This weekend I'm off to the parent's place in Cornwall. Whilst down there I'm going to give my father a hand in clearing some ground to create a vegetable patch. I'm on the waiting list for an allotment in Wandsworth but it's a long old wait so I'm looking forward to living my veg growing dreams vicariously through my parents, (and with it being such a long way away I'll get out of most of the hard work!).

In preparation I thought I'd do some reading up:
 Joe's Allotment: Planning and planting a productive plot is written by Joe Swift, 'im off the telly, and follows the first year of his renting an allotment. It's an easy book to read, and Joe writes in the matey way in which he speaks. It's simply written and Joe is highly enthusiastic but this is in no way a manual that you'd want beside you when planning or working your plot. It's much more of a coffee table book, dusting lightly over the top of a multitude of subjects, without ever really diving down into the level of detail I'd want if starting out.

On the other hand, John Harrison's The essential allotment guide is a treasure trove of information. It's not big on the 'happy smiley family in the allotment' photos that Joe Swift's is but its concise but in depth knowledge and full coverage of so many subjects, feels almost like you are sitting in the pub across the road from the allotments, sharing a jar of bitter with the old allotment gardener from the plot next to yours whilst he divulges the tricks of the trade with a twinkle in his eye and the occasional 'don't tell anyone I told you this but what you want to do...'. I'd definitely recommend it.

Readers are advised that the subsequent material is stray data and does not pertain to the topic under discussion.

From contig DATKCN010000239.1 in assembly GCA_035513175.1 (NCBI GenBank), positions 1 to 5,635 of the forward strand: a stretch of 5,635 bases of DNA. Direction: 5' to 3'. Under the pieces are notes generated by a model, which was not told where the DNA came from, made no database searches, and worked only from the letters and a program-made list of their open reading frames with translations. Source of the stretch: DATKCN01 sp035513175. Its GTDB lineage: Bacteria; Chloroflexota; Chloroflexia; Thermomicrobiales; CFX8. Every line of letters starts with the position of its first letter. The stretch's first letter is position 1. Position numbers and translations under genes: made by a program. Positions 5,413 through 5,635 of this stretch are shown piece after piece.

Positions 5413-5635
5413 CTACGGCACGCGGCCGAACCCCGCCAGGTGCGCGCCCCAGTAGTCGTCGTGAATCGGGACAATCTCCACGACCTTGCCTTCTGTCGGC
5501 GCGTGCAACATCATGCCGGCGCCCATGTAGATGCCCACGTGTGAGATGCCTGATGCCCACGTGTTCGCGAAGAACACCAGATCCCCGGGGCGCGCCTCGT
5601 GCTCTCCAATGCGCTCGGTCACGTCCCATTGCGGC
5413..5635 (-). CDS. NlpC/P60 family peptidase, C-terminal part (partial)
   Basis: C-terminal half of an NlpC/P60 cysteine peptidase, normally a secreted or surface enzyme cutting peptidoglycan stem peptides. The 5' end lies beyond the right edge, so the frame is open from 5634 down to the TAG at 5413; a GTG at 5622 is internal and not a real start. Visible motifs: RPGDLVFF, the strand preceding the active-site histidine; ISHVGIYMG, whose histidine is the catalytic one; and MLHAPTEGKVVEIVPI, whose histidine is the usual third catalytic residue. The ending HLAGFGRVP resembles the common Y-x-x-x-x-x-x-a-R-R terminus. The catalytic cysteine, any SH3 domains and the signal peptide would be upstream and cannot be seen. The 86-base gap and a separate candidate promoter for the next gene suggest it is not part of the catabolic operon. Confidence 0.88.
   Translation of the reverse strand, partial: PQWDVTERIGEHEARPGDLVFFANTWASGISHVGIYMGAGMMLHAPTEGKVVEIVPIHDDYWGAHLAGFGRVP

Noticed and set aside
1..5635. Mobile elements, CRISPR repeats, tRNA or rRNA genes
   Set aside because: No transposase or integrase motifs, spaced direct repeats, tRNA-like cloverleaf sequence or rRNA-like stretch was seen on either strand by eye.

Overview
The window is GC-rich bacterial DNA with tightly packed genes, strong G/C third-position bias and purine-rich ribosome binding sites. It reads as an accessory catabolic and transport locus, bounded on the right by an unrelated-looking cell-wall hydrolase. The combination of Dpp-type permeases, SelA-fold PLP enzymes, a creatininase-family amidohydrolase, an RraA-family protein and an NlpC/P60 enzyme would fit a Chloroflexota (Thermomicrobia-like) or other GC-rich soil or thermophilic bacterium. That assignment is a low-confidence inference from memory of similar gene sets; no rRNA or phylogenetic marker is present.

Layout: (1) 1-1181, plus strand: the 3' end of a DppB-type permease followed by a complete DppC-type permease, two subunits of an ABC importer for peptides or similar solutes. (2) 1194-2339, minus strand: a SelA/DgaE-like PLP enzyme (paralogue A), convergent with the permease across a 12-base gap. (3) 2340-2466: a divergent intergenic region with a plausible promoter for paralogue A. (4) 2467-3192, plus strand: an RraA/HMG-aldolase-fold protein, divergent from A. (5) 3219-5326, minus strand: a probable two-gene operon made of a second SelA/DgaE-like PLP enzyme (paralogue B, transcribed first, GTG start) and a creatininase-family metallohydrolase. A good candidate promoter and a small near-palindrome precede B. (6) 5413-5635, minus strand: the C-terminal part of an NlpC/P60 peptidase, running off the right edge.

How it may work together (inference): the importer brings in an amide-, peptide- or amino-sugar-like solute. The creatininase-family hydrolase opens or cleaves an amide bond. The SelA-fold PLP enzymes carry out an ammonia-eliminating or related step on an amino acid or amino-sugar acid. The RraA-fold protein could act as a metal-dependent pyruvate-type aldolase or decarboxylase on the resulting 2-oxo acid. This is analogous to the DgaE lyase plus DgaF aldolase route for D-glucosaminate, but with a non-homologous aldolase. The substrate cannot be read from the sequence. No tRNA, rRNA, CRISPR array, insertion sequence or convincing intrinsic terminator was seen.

Now, my veg growing in my back garden has so far not amounted to much. I've had some disastrous garlic - I put £3.95 worth of garlic into the ground and pulled about £1.20 worth out this summer, some tomatoes in a hanging basket (which do quite well) and a bit of rocket, so helping my father out is potentially going to be a bit of the blind leading the blind but we shall see.

I think on this trip we will be mostly clearing ground - so what could possibly go wrong....

Sunday, 3 October 2010

And so it starts

As I stroll through Wisley or some other grand garden, I look at the fantastic plantings and in my head my garden grows, so that in my imagination it could include a huge prairie border or a hidden grotto, when to be honest, fitting another rose in would involve digging up some more of the tiny patch of lawn. I was away for six months recently, by the time I returned, my notebook full of plans pretty much envisaged a new Versailles.

Having said that, I looked out of the back door, one evening in early September this year and thought, 'I'm happy with that, it's not a bad looking garden'. Three years after moving in, things are starting to come together.

This was the garden when we first moved here. Southwest facing, it gets the sun, but the ash tree in the centre claws quite a lot of moisture out of the ground and this, combined with the sandy soil and all the fences, means quite a battle to give plants enough water.

As you can see from the photograph the garden was dominated by a huge shed drawing the eye down the garden, the grass was more mud than anything else and what borders there were were encased in concrete edging.

This is the garden this September, there is still a long way to go but I hope I've learned a few things along the way that I can share, while also documenting the journey onwards.